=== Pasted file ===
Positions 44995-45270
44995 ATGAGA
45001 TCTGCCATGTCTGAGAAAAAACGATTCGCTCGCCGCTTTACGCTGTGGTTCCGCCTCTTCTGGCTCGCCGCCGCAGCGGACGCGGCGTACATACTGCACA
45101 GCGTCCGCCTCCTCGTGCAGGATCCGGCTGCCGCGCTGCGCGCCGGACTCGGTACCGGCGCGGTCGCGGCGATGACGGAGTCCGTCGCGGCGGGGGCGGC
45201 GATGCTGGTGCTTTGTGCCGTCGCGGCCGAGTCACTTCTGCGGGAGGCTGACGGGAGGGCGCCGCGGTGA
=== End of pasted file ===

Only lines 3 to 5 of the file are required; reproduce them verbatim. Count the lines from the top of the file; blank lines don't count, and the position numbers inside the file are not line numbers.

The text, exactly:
45001 TCTGCCATGTCTGAGAAAAAACGATTCGCTCGCCGCTTTACGCTGTGGTTCCGCCTCTTCTGGCTCGCCGCCGCAGCGGACGCGGCGTACATACTGCACA
45101 GCGTCCGCCTCCTCGTGCAGGATCCGGCTGCCGCGCTGCGCGCCGGACTCGGTACCGGCGCGGTCGCGGCGATGACGGAGTCCGTCGCGGCGGGGGCGGC
45201 GATGCTGGTGCTTTGTGCCGTCGCGGCCGAGTCACTTCTGCGGGAGGCTGACGGGAGGGCGCCGCGGTGA